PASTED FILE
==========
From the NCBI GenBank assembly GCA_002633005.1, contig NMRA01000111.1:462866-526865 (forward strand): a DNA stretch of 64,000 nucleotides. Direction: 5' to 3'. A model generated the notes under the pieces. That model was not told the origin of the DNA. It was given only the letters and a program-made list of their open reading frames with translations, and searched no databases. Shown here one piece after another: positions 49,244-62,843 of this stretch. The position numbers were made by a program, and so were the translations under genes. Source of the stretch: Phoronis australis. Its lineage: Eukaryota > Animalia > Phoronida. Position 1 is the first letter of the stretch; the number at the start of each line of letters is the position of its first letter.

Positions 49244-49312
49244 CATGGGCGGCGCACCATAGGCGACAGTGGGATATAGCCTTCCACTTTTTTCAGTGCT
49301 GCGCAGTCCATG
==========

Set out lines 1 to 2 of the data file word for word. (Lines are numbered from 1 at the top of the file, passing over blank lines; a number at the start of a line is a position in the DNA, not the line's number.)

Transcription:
From the NCBI GenBank assembly GCA_002633005.1, contig NMRA01000111.1:462866-526865 (forward strand): a DNA stretch of 64,000 nucleotides. Direction: 5' to 3'. A model generated the notes under the pieces. That model was not told the origin of the DNA. It was given only the letters and a program-made list of their open reading frames with translations, and searched no databases. Shown here one piece after another: positions 49,244-62,843 of this stretch. The position numbers were made by a program, and so were the translations under genes. Source of the stretch: Phoronis australis. Its lineage: Eukaryota > Animalia > Phoronida. Position 1 is the first letter of the stretch; the number at the start of each line of letters is the position of its first letter.

Positions 49244-49312